This excerpt taken from the PRLS 10-Q filed Dec 12, 2008.
If we fail to adequately protect our intellectual property or face a claim of intellectual property infringement by a third party, we could lose our intellectual property rights or be liable for damages.
We protect our proprietary rights through a combination of, among other things, trade secret, copyright and trademark laws, as well as the early implementation and enforcement of nondisclosure and other contractual restrictions.
As part of the transaction with KMC, we sold substantially all of our intellectual property, including all of our patents to KMC and executed a license agreement pursuant to which KMC licensed the IP back to us on a nonexclusive, worldwide, perpetual and royalty free basis subject to certain restrictions. Excluded from the IP that was sold to KMC was all of our customized intellectual property that had been previously integrated into products or services licensed or otherwise provided by us to third parties or specifically created for customers of ours after December 7, 2007 other than KMC and, which, in either case, had not also been provided to or integrated into products or services licensed to KMC, or developed pursuant to or in connection with certain agreements with KMC.
As part of our confidentiality procedures, we enter into written nondisclosure agreements with our employees, consultants, prospective customers, OEMs and strategic partners and take further affirmative steps to limit access to and distribution of our software, intellectual property and other proprietary information. Despite these efforts and in the event such agreements are not timely made, complied with or enforced, we may be unable to protect our proprietary rights. In any event, enforcement of our proprietary rights may be very expensive. Our source code also is protected as a trade secret. However, from time to time, we license our source code to OEMs pursuant to protective agreements, which subjects us to the risk of unauthorized use or misappropriation despite the contractual terms restricting disclosure, distribution, copying and use. In addition, it may be possible for unauthorized third parties to obtain, distribute, copy or use our proprietary information, or to reverse engineer our trade secrets.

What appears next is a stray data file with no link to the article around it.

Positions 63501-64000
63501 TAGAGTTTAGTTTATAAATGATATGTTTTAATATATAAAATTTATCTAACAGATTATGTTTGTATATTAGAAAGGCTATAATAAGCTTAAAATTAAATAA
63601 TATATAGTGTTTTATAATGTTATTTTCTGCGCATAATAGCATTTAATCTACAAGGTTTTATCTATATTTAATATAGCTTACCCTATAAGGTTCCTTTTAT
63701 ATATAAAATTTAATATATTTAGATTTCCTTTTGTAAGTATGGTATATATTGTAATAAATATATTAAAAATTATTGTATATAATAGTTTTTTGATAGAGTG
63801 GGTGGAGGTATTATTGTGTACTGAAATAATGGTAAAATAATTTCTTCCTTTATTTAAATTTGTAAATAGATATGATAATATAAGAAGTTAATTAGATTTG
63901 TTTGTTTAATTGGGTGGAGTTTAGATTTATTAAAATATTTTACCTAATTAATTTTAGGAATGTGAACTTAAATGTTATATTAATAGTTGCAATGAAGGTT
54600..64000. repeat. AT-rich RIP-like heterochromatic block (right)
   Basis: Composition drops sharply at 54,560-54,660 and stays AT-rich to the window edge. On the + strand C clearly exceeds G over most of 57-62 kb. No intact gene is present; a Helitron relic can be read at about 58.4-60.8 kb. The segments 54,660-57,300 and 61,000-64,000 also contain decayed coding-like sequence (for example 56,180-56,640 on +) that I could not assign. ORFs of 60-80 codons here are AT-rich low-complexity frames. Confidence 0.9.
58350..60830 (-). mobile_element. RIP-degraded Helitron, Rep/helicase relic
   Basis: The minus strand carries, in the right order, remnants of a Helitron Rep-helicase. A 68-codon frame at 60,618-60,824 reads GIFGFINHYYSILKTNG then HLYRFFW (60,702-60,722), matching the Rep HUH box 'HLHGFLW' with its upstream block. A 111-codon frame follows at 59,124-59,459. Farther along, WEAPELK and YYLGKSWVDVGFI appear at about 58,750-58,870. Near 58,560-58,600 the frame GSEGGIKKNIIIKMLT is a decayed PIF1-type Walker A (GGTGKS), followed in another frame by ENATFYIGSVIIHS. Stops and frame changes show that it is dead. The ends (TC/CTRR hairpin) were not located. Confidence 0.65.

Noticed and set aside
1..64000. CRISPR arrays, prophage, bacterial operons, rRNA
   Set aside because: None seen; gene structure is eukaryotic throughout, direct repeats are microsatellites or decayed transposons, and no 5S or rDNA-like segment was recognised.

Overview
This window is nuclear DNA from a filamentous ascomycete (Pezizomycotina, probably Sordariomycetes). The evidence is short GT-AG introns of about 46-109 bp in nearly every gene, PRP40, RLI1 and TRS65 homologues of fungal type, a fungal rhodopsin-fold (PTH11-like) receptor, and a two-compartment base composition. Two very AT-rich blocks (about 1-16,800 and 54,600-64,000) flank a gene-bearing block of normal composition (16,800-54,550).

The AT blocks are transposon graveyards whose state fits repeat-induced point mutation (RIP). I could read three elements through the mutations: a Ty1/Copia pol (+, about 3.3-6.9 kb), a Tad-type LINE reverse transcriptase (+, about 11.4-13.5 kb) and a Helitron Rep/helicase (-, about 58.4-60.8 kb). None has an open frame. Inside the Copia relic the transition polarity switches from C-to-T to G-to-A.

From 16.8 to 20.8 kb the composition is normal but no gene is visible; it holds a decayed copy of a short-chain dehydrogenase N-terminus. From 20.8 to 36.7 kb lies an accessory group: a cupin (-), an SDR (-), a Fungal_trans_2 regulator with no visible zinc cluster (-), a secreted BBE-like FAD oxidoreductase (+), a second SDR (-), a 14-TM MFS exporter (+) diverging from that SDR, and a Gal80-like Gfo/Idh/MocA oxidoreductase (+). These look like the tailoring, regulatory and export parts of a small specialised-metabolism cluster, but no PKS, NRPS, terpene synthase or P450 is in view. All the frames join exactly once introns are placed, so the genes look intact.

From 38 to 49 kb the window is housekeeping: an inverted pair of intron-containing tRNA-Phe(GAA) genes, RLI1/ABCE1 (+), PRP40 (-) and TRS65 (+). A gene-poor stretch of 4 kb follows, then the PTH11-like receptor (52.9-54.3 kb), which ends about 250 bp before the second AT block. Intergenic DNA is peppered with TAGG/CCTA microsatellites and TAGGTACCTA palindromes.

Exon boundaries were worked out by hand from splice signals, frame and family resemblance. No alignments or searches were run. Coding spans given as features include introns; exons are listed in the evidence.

As the number of patents, copyrights, trademarks and other intellectual property rights in our industry increases, products using our technologies increasingly may become the subject of infringement claims. There can be no assurance that third parties will not assert infringement claims against us in the future. Any such claims, regardless of merit, could be time consuming, divert the efforts of our technical and management personnel from productive tasks, result in costly litigation, cause product shipment delays or require us to enter into royalty or licensing agreements. Such royalty or licensing agreements, if required, may not be available on terms acceptable to us, or at all, which could have a material adverse effect on our operating results. In addition, we may initiate claims or litigation against third parties for infringement of our proprietary rights or to establish the validity of our proprietary rights. Litigation to determine the validity of any claims, whether or not such litigation is determined in favor of us, could result in significant expense to us and divert the efforts of our technical and management personnel from productive tasks. We may lack sufficient resources to initiate a meritorious claim. In the event of an adverse ruling in any litigation regarding intellectual property, we may be required to pay substantial damages, discontinue the use and sale of infringing products, expend significant resources to develop non-infringing technology, or obtain licenses to infringing or substituted technology. Our failure to develop or license on acceptable terms a substitute technology, if required, could have a material adverse effect on our operating results.